Tall stoneware pot with pink foxglove

Wyrtig

OE wyrtig, adj: Garden-like, full of plants;
On anum wyrtige hamme, Homl. Skt. ii. 30:312
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The plants of Walafrid's garden

Walafrid Stabo's Hortulus
Imagining Walafrid's Hortulus
Medicinal uses of plants in the Hortulus

The Hortulus provides the names of some 23 or 24 different plants. The first is sage, which Walafrid tells us grows in the front of his garden -- probably near the doorway to his home. Next he mentions rue, and says that both sunlight and breezes reach even the stems of this plant, which suggests it isn’t planted in the shade of the high wall he worries will make part of the garden too shady. Then comes southernwood, Artemesia abrotanum. Like rue, it is a gray-green plant that prefers full sun.

Plants named
in the Hortulus

 

Modern name In Hortulus

Agrimony
Catmint
Celery
Mugwort
Betony
Chervil
Clary sage
Costmary
Fennel
Gourds Horehound
Iris
Lilies
Lovage
Melons

Poppies
Mints
Pennyroyal
Radish
Rose
Rue
Sage
Southernwood

Wormwood

Agrimonia
Nepeta
Apium
Ambrosia
Betonica

Cerefolium
Sclarega
Costo

Feniculum
Lagenaria

Marrubium
Gladiola
Lilium
Lybisticum
Pepones

Papauer
Menta
Puleium

Rafanum
Rosa
Ruta
Salvia
Abrotanum

Absinthium

 

Gardener planting seeds

Following that, two of the longest passages in the Hortulus describe what must have been favorites of his, the cucurbitas, bottle gourds that harvested when small were edible; and white-fleshed pepones or melons. The cucurbitas climb a trellis and clamber enthusiastically over the roof of a porticum or covered walkway; the pepones trail across the ground.

Flowering plants may have been placed along a path from the door to the garden's gate, among them iris, which follows fennel in the text. Fennel was (and still is) thought to hinder the growth of neighboring plants, so it would probably have been planted at the end of a row, rather than in the middle.

Lovage had traits opposite to those of fennel, for it was believed to be a good companion plant for just about everything. Walafrid tells us that in his garden, lovage grew among other fragrant shrubs. Then comes chervil, followed by glowing lilies, which we are later told grow opposite the roses. All of these are sun-loving plants.

Poppies are described next. Then clary sage and, hidden by it, costmary. Then we have the mints (and he infers there are several varieties), and pennyroyal, also a species of mentha. Walafrid tells us with a smile that a person able to name all the different kinds and properties of mints could also probably tell you how many kinds of fish you'll find in the Indian Ocean, or how many sparks fly up from volcanic Mt. Aetna.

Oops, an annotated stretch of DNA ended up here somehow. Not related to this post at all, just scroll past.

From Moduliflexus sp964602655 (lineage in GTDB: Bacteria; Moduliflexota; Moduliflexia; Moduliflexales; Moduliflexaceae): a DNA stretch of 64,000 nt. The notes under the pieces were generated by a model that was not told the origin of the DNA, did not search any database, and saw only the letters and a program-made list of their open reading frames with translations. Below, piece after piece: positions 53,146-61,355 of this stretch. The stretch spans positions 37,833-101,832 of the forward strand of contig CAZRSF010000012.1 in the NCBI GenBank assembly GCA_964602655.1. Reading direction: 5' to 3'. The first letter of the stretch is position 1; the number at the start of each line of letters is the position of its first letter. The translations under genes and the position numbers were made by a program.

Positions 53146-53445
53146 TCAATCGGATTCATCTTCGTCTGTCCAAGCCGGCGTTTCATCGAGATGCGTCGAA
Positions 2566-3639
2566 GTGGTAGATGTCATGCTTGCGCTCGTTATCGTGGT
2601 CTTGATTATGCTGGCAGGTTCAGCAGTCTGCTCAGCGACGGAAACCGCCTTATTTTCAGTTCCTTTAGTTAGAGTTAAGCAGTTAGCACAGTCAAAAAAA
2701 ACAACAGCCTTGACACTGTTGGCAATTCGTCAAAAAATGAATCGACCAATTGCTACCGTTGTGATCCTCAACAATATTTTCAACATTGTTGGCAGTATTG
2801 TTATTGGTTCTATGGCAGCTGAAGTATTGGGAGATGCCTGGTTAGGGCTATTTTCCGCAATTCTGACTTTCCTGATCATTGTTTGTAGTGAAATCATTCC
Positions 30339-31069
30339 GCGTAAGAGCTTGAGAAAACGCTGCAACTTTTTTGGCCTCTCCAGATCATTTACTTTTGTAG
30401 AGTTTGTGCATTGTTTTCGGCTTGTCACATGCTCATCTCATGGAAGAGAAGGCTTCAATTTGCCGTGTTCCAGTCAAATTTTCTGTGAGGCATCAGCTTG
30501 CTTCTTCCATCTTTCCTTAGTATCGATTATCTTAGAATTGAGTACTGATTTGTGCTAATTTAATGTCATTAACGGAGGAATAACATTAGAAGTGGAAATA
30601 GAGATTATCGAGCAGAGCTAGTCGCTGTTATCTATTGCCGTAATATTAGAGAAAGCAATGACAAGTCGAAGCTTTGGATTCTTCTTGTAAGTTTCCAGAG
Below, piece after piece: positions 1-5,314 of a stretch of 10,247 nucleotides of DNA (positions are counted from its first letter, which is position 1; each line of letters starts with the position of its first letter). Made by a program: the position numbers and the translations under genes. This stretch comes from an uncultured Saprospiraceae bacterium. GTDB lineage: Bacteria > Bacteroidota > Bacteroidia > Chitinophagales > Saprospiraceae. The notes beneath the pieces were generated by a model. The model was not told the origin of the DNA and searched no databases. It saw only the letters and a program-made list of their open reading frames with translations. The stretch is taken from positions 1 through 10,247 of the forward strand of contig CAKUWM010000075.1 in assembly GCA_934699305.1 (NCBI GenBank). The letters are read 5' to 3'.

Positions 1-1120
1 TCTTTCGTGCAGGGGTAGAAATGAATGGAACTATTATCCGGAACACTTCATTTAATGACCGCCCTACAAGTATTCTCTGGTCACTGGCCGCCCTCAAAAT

Celery follows, a good companion plant for roses, and then agrimony in orderly rows, perhaps along that high brick wall he worries creates to much shade.

The Ambrosia in this garden is not, Walafrid points out, the same as the ambrosia mentioned in the “ancient books," and may well be mugwort (Artemesia vulgaris). Then comes catnip and, in the last bed, radishes.

Sun loving plants are grouped together in the list. Plants known to help protect vine crops are grown beside them: Strongly fragrant artemesias like wormwood and southernwood, along with rue and horehound. All of these also have silvery foliage, which would have been striking against the deep green of the vines  covering the ground and climbing the portico.

Shade-tolerant plants are also grouped in the list, and may perhaps have grown beside the high brick wall whose shade worried Walafrid. Mints, pennyroyal, agrimony, and that medieval panacea, betony, fall into this group.

The last plant in his list is the rose, and here he indulges in religious metaphor. Walafrid tells us that his country has no source of "Tyrian purple," a dark red dye obtained from shellfish, but makes up for this with its beautiful red roses.

For all of the plants except roses, Walafrid provides a bit of commentary, most often medicinal, but occasionally horticultural. For example, we hear the voice of experience when he tells us that sage wars upon itself, for if not cut back sharply each autumn, the old growth interferes with the new, the plant becomes too woody, and it dies. For the rest of the plants, Walafrid's  offers brief comments on their use as medicinals.

Walafrid Stabo's Hortulus
Imagining Walafrid's Hortulus
Medicinal uses of plants in the Hortulus

 

 

Continental
Gardens

Walafrid Strabo's Hortulus

The Capitulare de Villis

The Plants of the Capitulare

The Plan of St. Gall

The garden at Asnapio
 

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Botanists are among those who know that, in spite of the rude shocks of life,
it is well to have lived, and to have seen the everlasting beauty of the world.
F.D. Drewitt

 

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